Black pudding

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This article is about the traditional food made with pork blood. For the fictional creature, see Black pudding (Dungeons & Dragons).
A Scottish cooked breakfast, including black pudding, served with Scottish square sausage, baked beans, mushrooms, and fried bread.
A single battered deep-fried chip shop black pudding (approx. 20 cm (7.9 in) long), sliced open.

Black pudding (Swedish: blodpudding, Estonian: verivorst, Finnish: mustamakkara) is a type of blood sausage commonly eaten in Britain, Slovenia, Italy, Finland, Croatia, Ireland, Sweden, Estonia and Latvia. It is generally made from pork blood and a relatively high proportion of oatmeal.

Savoury[edit]

Black pudding can be eaten cold, as it is cooked in production, but is often grilled, fried, baked or boiled in its skin. It was occasionally flavoured with pennyroyal, differing from continental European versions in its relatively limited range of ingredients and reliance on oatmeal and barley instead of onions or chitterlings to absorb and be mixed with the blood.[1] It

In the United Kingdom,[2] black pudding is considered a delicacy in the Black Country and the West Midlands, Stornoway and the North West, especially in Lancashire (in towns such as Bury), where it is traditionally boiled and served with malt vinegar out of paper wrapping.[3] The Stornoway black pudding, made on the Western Isles of Scotland, has been granted Protected Geographical Indicator of Origin status.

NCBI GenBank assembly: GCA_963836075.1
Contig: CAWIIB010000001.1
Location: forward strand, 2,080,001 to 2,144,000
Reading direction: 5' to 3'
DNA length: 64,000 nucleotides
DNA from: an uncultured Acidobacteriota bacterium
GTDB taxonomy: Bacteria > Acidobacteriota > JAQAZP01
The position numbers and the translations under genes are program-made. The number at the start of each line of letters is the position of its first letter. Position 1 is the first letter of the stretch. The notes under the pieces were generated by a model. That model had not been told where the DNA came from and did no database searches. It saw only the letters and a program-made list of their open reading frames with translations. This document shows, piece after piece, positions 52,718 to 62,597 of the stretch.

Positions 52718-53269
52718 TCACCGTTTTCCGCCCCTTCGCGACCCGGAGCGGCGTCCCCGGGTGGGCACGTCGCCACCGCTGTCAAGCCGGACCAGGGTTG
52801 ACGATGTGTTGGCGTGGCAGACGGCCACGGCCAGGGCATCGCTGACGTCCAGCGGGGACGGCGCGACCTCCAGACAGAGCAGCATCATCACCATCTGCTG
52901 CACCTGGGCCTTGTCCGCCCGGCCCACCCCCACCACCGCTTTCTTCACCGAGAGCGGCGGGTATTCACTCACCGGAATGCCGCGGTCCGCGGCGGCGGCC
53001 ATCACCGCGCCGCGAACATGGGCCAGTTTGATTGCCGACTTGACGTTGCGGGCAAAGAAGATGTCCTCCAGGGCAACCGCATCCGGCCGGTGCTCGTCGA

Black puddings are also served sliced and fried or grilled as part of a traditional full breakfast in much of the UK and Ireland, a tradition that followed British and Irish emigrants around the world. Black pudding is now part of the local cuisine of the Canadian provinces of Nova Scotia and Newfoundland and Labrador.[citation needed]

See also[edit]

References[edit]

  1. ^ Jaine, T. and Davidson, A. The Oxford companion to food, OUP, 2006, p.104
  2. ^ "The Black Pudding". The English Breakfast Society. Retrieved 2014-01-06. 
  3. ^ Lancashire and Cheshire Regional Dishes, accessed 30 April 2010